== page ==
Do we have a copy of Billboard’s #11,8736,984,8474 hit? You’re goddamned right we do!

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* The new meme sweeping the Intertubes is “Old Economy Steve.” While not strictly law-related, it is a fitting meme for trolling recent law school grads entering the market. [The Atlantic]

* After talking about the Atlanta battle of the (legal) bands, we learned that San Francisco is also getting into the act. [Law Rocks]

* Speculating on George Washington’s approach to drone strikes. [Washington Times]

* A look at how regulatory and tax policy changes affect the value of energy companies. [Breaking Energy]

* E. Gordon Gee, Columbia Law ’71 and President of THE Ohio State University got in a little trouble for saying, “You tell the SEC when they can learn to read and write, then they can figure out what we’re doing.” So another guy gets in trouble for being honest. Gee also said that you can’t trust Catholic priests, which segues nicely into the next item. [Yahoo! Sports]

* The Catholic Church’s top exorcist claims to have performed 160,000 exorcisms. After the jump, Professor Mark Kightlinger from the University of Kentucky College of Law eviscerates this claim with “math.”

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* America, you won’t have Michele Bachmann to kick around anymore! The political equivalent of comic relief announced that she will not seek another term. [CNN]

* Eric Holder testified that he would support reform of the ECPA. Apparently this newfound love of electronic privacy doesn’t extend to the Associated Press. [IT-Lex]

* Atlanta is soon to host its Battle of the (Lawyer) Bands. LawJam 2013 is set to rock Atlanta like a litigious hurricane on June 8. Last year featured bands like Mikey Mel & the JDs, so you have a sense of what you’re getting here. [Atlanta Bar Association]

* The CFTC had no idea how to do its job? Say it ain’t so! [Breaking Energy]

* So the sequester has an advantage! Cocaine is going to get cheaper! [Breaking Defense]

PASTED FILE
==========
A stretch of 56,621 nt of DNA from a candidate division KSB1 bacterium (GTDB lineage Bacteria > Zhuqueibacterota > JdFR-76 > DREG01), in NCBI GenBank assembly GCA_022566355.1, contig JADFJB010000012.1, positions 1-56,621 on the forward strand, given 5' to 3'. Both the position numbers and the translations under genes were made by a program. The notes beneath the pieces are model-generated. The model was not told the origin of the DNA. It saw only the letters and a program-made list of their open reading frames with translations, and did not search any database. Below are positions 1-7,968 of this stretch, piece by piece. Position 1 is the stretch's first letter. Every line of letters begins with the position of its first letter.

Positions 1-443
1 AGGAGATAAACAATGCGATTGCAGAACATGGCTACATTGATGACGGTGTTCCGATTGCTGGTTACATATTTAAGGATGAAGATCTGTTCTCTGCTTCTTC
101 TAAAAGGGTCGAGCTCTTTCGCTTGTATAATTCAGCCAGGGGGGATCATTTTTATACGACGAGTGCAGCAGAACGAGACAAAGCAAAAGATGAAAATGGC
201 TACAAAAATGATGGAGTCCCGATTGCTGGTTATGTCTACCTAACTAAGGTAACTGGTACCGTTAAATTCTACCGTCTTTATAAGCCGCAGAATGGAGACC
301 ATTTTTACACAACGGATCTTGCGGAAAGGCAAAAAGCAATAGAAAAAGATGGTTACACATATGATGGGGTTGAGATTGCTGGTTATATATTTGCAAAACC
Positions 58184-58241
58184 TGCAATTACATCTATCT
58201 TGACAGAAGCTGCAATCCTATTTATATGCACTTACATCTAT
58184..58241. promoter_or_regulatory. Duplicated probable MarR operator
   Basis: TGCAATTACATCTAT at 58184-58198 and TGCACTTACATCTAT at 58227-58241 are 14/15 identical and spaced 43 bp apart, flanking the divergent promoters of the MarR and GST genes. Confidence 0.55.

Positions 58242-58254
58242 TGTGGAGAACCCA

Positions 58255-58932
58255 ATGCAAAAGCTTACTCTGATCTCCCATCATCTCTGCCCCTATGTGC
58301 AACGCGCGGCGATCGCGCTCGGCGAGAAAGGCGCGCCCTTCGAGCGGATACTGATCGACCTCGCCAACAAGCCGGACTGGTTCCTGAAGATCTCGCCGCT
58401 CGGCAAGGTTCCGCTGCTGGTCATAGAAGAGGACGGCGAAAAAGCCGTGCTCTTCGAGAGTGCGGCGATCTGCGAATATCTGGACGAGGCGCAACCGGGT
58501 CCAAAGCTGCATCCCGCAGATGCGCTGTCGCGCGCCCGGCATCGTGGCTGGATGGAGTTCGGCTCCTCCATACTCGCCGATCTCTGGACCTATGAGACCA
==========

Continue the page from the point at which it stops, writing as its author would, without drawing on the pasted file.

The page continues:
* Paul Caron has acquired a 100 percent ownership share of the Law Professor Blogs Network. Congrats! [TaxProf Blog]

* Woman acquitted of manslaughter responds in the best way ever. Video after the jump…

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Steroids can be dangerous substances. They can cause heart problems and infertility. They can expand a man’s head to a dangerous size. They can also shrink a different kind of head.

When roided up, a juicer can lose his temper and try to kill his girlfriend in the heat of the moment like Ben Affleck did in this movie (or Jimmy did in this South Park bit homage to Affleck’s meltdown).

But can steroids make someone coldly seek out a hitman to off an estranged wife?

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Rock concerts are more fun than closings.

A fair number of lawyers or law school graduates work in creative fields. Over the years, “recovering lawyers” have worked as writers, actors, and even painters (such as Henri Matisse and Wassily Kandinsky).

But you won’t find many lawyers who are rock stars — and I’m not talking about tax or securities law “rock stars,” but actual, literal rock stars. The free-association creativity needed to make music goes against the inside-the-box thinking prized in the legal profession. Music also involves math, and we all know that lawyers — even lawyers for the IRS — are “not good at math.”

There are, however, exceptions to every rule. A few folks with legal training have entered the music world — including Julio Iglesias, Rubén Blades, and today’s “stealth lawyer,” an attorney turned rock star….

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My expertise to address this topic may not be clear. For truth be told, I am ill-equipped to break out in song. My grade school music teacher labeled me a sparrow, not a robin, and instructed me to just mouth the words. Still, in my dreams I can be a great diva.

– Justice Ruth Bader Ginsburg, speaking on the subject of law and opera in a recent appearance at DePaul University.

(More about RBG’s remarks, after the jump.)